OPINION: As humans spread out across the Earth, the locations of new colonies were driven by the accessibility of resources: not only food and water, but also arable land, forests and minerals.
Access to such resources remains important as the economy moves into space. Here, water has emerged as the pre-eminent resource to exploit first.
Eyes on Mars
The NASA human landing site selection committee proposed 47 potential sites for a human occupied base on Mars. They considered not only scientific regions of interest but also “resource regions of interest” – where there is accessible water.
A number of conditions need to be met for an exploration zone to be considered useful for prospecting for water. Water needs to be accessible, located near the surface, and of sufficient size and concentration to meet the user needs.
For operational reasons the Mars water site also needs to be located with a latitude less than 50°. This ruled out the previously identified large surface ice deposits in the high latitude polar regions of Mars.
The Protonilus - Deuteronilus Mensae region on Mars is located in the northern mid-latitudes of Mars (~8°E and 60°E 38N and 50°N).
A flattened map of the surface of Mars shows the location (red box) of the buried ice deposits in the Deuteronilus-Protonilus Mensae region. MOLA – NASA/JPL, Author provided
This region is host to numerous land forms which appear to contain large buried ice deposits, hundreds of meters thick and several kilometres wide.
If the ice is preserved as we believe, these features would represent a significant resource easily capable of satisfying the requirements for a human base. It is for this reason that three exploration zones have been proposed in the region.
At the low pressures in the Martian atmosphere, and the temperatures in equatorial regions, ice can “sublime” directly from the solid to gas state (evaporation being the transition from water to gas). The features we are observing protect ice under a layer of debris.
Because of this, it is not possible to evaluate directly the quantity of ice present. Instead we must rely on data collected by orbital spacecraft to work out the geological properties and potential water resources available.
Image of a buried ice deposit in the Protonilus Mensae region on Mars. These features are considered analogous to debris-covered glaciers on Earth.CTX-NASA/JPL, Author provided
If we were able to make measurements on the planet itself (as we can usually do on Earth), things would be much clearer. However, there have been no landed rover missions to this region of Mars, so we are reliant on remotely sensed data.
There is still a lot to be learned from data collected by satellites orbiting Mars. These give us high resolution imagery of the surface, along with insight into the geological properties of these features.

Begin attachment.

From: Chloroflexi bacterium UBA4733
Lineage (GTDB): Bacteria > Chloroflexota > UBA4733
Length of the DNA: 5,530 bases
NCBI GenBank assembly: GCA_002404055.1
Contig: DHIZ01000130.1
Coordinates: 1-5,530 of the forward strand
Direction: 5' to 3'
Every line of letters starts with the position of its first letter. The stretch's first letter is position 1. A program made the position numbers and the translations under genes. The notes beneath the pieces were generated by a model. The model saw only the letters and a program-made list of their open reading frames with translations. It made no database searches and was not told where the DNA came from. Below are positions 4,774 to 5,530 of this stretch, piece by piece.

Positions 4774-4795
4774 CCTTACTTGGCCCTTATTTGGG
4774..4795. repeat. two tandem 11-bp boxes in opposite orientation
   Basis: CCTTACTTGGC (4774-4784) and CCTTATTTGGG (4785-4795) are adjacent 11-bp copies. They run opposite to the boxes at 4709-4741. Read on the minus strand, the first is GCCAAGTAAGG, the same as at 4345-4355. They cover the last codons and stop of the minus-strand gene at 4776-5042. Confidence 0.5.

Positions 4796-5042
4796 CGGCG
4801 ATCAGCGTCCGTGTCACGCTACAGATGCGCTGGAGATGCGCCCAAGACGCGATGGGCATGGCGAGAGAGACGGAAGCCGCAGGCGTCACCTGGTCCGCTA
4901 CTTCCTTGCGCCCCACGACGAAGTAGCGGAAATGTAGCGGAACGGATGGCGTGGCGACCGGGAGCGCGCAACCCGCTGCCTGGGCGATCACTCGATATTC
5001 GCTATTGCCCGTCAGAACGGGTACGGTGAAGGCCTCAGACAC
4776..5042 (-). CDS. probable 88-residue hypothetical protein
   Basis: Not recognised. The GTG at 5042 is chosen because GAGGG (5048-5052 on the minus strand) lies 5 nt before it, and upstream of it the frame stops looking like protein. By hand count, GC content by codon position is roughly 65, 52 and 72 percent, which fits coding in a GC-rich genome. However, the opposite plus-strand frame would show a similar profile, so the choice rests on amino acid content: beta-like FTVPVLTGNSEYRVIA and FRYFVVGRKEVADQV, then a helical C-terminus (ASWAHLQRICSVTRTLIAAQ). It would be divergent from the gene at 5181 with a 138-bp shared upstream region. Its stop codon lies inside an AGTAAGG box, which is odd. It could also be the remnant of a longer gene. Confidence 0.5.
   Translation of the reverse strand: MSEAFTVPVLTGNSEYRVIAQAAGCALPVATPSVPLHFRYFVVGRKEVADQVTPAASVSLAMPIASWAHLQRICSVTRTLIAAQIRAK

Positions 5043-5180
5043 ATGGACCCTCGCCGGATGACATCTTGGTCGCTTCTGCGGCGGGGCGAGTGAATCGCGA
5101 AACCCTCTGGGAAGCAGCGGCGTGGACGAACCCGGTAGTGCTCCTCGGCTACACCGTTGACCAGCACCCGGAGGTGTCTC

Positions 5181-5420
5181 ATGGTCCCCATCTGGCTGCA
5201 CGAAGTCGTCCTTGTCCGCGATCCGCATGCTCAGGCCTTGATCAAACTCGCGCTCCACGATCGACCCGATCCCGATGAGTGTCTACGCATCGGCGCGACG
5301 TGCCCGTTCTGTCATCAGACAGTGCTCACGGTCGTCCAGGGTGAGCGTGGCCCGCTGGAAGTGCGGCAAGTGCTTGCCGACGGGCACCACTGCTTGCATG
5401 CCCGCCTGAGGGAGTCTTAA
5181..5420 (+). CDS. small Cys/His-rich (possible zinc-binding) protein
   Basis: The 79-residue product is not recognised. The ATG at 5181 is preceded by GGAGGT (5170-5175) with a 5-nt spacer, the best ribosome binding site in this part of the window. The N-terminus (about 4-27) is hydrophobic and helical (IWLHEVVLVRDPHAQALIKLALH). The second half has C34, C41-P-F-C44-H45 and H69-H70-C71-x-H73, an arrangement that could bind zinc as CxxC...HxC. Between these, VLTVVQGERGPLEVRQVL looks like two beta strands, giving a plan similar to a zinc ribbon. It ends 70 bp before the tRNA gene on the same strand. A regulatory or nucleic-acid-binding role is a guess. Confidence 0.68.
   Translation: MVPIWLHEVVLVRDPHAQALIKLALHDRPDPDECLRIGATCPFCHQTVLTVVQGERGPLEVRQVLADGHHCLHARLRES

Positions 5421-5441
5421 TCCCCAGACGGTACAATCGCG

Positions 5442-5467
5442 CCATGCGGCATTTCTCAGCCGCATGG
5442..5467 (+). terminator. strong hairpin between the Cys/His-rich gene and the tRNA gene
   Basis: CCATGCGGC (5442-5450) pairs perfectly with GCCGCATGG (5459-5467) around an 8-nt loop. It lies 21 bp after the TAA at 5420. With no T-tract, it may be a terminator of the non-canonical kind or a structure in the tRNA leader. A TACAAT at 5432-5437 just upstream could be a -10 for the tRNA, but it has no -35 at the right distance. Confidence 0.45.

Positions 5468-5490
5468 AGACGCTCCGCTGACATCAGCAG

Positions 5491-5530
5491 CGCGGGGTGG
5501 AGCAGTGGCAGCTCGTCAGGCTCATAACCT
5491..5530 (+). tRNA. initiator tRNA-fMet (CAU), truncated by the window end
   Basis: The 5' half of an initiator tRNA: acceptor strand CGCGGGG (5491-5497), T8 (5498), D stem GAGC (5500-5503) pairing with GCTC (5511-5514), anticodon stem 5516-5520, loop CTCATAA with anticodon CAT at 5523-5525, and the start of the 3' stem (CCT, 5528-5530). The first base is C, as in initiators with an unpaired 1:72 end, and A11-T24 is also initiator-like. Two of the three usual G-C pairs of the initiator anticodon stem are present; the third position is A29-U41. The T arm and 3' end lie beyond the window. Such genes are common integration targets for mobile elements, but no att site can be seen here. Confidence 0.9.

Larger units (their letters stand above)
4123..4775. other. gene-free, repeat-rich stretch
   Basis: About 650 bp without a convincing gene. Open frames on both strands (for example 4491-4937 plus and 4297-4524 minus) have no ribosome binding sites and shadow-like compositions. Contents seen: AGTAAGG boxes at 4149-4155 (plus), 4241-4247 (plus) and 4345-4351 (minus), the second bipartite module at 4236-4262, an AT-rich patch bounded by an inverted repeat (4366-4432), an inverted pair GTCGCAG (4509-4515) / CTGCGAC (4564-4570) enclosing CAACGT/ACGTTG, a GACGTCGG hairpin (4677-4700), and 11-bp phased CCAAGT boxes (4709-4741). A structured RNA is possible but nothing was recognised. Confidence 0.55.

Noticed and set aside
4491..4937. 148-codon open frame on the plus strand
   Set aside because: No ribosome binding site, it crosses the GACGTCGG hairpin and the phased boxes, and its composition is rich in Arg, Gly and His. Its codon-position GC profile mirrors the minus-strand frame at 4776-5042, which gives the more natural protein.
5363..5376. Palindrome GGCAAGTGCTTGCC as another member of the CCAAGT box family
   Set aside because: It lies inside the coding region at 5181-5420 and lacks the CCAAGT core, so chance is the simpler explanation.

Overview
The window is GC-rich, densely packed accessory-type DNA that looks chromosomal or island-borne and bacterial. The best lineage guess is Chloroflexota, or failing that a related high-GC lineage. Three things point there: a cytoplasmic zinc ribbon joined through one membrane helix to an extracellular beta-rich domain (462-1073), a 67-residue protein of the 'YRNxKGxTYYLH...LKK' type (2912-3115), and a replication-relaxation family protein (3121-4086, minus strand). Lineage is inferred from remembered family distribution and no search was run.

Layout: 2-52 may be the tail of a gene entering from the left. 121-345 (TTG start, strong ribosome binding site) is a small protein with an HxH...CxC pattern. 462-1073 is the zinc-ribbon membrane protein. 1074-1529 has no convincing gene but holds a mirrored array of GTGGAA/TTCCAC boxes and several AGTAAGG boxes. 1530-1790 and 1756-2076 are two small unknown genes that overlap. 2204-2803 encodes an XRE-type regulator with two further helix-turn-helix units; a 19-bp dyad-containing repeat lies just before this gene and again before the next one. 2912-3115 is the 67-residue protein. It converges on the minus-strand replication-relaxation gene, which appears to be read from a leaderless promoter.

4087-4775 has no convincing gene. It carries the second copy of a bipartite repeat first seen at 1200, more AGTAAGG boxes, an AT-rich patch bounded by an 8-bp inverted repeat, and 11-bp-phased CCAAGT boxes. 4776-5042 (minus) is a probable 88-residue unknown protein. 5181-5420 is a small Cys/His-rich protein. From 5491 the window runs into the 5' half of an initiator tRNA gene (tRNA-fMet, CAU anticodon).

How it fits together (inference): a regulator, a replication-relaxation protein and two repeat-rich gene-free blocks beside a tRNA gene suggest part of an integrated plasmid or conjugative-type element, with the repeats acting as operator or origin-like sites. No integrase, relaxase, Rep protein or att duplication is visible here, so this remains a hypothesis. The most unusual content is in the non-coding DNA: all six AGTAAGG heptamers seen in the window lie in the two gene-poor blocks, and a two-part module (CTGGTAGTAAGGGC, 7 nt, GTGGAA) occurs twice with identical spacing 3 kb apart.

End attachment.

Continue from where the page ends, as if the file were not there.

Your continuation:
We can make informed assessments about how much water there is, and where it is distributed, as well as about what lies over it (which will have to either be drilled through or excavated to reach the water). These interpretations can be used to guide future exploration activities, and assist equipment design and mine planning operations.
Rover missions could provide more certainty but planning such a mission will not occur until after site selection, and insight into the feasibility of mining ice deposits on Mars to support human missions to the Red Planet.
Other mining in space
It’s not only Mars which is being investigated as a potential source of water in space. The Moon with its supply of polar water ice is being considered as a potential resource to supply proposed lunar bases or propellant for Mars missions. The Lunar Resource Prospector mission set to launch in the early 2020s will help us better understand the resource potential of the Moon.
Asteroid mining companies such as Deep Space Industries and Planetary Resources are looking to exploit water stored in near Earth asteroids and are working towards exploratory missions in the near future.
There are a large number of technical issues that must be navigated before such an ambitious mining enterprise is considered low-risk enough to be feasible. These are challenging, but not insurmountable. A significant international effort is afoot to solve the problems with several companies, the major space agencies and the government of Luxembourg committed to the task.
Representatives from these stakeholder groups will be in Australia to discuss these issues at the Off-Earth Mining Forum to be held in Sydney, September 20-21, 2017.
Sophia Casanova, PhD Candidate, Mining Engineering, UNSW. Andrew Dempster, Director, Australian Centre for Space Engineering Research; Professor, School of Electrical Engineering and Telecommunications, UNSW. Serkan Saydam, Off Earth Mining, Future Mining, Mining Systems, UNSW.